Since none had any protests against me and the Huawei U8800 joining in a wholly matter-of-money, I brought this beauty home today. The picture does not really do justice to the crisp screen, but that’s because I suck at photography, or at least not have a tripod to place the camera on for long exposures.
The Titan is not that much larger than the Hero, the screen fills even more of the front but is only a diagonal 3.8″ rather than 3.2″ in the older phone. But the screen resolution is twice that of the Hero, and this is quite noticeable. Â When viewing the Hungersite page in Opera, for instance, I can now clearly see the tabs on the top showing the other more or less worthy purposes that share its space, such as the Breast Cancer site and the Literacy site. On the old phone, I could only see smudges which I identified by their placement and shape; they were not actually readable.
Somehow it feels like I have passed an invisible threshold, and actually have moved from simply a “smart phone” to the long awaited Datapad, the handheld unit for interfacing with the world. Web browsing, mail and even moderate amounts of writing are only marginally harder than on a small computer. Â Arguably, the thing is a small computer. Â I suspect this is how iPhone owners have felt for a while, for one of the things that gadget actually did right was prioritize the screen resolution over pretty much everything else. It may seem overkill for such a small screen, but it is our window to the world (wide web) after all.
The problem of my manly sausage fingers remain, although it is slightly helped by the slightly larger screen estate. Seeing is one thing, hitting is another. For surfing, Opera’s latest mobile browser offers a help: If I hit more than one link at a time, the program automatically zooms in on the spot so the links become large, and waits for me to press again. Â I have not needed it to repeat this procedure so far, so it works, and it works quickly. Â Typing is another matter. Swiftkey does correct some errors, but I still notice that my right hand still has a tendency to hit the keys to the left of where I intended.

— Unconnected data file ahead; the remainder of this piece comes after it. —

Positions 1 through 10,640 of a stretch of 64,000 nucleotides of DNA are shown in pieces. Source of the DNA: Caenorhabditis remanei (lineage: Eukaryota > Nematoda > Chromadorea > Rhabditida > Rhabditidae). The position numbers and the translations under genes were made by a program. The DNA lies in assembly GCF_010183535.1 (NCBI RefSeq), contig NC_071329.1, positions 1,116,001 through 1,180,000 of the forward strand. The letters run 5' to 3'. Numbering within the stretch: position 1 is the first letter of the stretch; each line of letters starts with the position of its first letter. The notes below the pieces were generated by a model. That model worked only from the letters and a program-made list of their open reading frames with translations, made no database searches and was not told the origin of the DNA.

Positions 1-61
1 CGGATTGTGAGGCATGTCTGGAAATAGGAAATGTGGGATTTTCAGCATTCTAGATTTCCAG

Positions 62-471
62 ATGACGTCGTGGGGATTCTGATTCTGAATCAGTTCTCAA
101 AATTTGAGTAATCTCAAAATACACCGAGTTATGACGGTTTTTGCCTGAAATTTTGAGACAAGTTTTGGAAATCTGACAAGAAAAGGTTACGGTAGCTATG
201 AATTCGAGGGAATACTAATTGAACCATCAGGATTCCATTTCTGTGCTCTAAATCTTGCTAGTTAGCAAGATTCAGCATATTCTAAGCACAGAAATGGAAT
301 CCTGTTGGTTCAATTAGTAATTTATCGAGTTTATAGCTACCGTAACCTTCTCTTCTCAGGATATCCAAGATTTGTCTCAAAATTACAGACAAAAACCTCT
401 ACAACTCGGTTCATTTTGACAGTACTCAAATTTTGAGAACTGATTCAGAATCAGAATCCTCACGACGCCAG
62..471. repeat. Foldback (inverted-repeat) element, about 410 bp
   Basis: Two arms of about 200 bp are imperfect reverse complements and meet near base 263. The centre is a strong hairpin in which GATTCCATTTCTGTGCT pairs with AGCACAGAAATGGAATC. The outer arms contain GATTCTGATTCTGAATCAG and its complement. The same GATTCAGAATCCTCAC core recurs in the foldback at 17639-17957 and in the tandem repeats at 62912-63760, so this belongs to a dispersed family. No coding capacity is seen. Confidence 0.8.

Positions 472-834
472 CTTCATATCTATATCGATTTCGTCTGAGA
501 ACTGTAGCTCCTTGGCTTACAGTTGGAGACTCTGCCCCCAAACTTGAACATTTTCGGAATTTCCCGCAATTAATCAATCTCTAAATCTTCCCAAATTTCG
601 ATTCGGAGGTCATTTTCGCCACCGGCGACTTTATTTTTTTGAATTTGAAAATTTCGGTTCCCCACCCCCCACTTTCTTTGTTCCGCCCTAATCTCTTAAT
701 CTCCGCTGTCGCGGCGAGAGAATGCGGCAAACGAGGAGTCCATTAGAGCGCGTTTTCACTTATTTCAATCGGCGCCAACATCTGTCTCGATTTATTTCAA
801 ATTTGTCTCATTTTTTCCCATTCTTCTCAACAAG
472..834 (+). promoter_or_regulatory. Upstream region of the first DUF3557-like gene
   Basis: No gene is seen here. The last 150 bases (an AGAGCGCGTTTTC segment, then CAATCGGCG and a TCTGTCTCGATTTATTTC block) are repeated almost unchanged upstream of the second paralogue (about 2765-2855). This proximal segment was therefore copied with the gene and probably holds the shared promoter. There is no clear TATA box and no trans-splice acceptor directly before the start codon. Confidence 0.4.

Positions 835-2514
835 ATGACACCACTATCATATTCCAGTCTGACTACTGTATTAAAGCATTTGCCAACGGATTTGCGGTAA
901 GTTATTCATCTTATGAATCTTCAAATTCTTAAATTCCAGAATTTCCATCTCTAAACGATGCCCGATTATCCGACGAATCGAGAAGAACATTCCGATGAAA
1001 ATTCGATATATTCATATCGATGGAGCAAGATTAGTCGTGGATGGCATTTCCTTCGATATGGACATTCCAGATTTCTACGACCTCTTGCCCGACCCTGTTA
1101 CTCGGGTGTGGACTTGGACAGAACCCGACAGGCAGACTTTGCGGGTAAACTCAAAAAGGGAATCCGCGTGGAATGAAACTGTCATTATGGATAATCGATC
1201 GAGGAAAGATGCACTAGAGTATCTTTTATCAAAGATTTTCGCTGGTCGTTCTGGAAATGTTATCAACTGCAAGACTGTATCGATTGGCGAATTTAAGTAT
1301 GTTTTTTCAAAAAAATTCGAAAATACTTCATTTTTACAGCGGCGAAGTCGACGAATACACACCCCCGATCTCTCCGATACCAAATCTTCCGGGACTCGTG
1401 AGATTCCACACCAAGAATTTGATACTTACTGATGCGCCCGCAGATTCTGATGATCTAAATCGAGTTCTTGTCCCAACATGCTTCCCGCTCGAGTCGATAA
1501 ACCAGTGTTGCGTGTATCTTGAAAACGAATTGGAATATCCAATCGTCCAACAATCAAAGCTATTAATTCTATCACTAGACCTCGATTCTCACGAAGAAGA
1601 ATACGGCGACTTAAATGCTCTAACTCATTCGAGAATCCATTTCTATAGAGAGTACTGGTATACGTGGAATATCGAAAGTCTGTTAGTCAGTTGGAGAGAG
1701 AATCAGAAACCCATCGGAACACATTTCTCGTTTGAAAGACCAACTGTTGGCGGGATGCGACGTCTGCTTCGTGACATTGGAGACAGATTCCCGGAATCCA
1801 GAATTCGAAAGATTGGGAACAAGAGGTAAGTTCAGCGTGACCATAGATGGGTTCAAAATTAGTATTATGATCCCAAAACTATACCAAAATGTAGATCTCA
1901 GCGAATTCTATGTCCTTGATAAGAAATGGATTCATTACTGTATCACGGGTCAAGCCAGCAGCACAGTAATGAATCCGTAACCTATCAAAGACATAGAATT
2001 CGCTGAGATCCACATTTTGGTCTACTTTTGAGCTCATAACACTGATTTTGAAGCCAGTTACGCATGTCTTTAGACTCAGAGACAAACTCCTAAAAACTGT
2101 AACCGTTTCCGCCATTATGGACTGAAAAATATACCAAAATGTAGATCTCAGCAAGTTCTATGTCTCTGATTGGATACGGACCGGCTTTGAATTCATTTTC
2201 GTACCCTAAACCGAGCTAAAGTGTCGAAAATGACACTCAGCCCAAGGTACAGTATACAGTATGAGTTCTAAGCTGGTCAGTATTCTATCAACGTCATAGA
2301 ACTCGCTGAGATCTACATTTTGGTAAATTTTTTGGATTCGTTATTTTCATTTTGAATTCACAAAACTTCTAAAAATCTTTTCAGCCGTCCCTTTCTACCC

It took some time to download the apps I was used to from the Hero: Opera (the browser), and clients for my three types of blogs: Â LiveJournal, Blogger and WordPress. Since my blogs have different purposes and audiences, I don’t particularly want one client app that can post to two or all three of them. That would just make it easier to confuse what I was doing, and I would probably miss out on some features.
Then there are media consumption apps, Â Spotify (European music streaming service) and Amazon Kindle e-book reader.
Some apps were already loaded right out of the box: Twitter, Facebook and Gmail, a camera app, and theÂ indispensableÂ alarm clock. Â The thing also comes with a text message app and even voice calls, whatever that may be good for…
One unpleasant surprise was that the Titan uses a microUSB instead of the more common mini USB contact for recharging and syncing to computers. I have plenty of the old ones, which fit a number of gadgets, including the Sony PSP. I habitually recharge the mobile phone off the PC when I am sitting at one, and even at night (I have a netbook beside me at night, connected to the stereo.) None of these work anymore. There was a cable in the box; but while the phone fits excellently in a shirt pocket, the cable does not. Â So I bought an extra to bring with me home. It was rather expensive too. I distinctly remember putting it on my desk after testing it and deciding to put it in my bag after I had finished whatever it was doing. It is not in my bag though, so presumably I mistook planning to do for actually doing. A human trait, at least!
So now the weekend has begun, and my office is locked until Monday, and I have no way of recharging the new smartphone. I still have the old phone, though. Luckily it is not yet broken. Only outdated.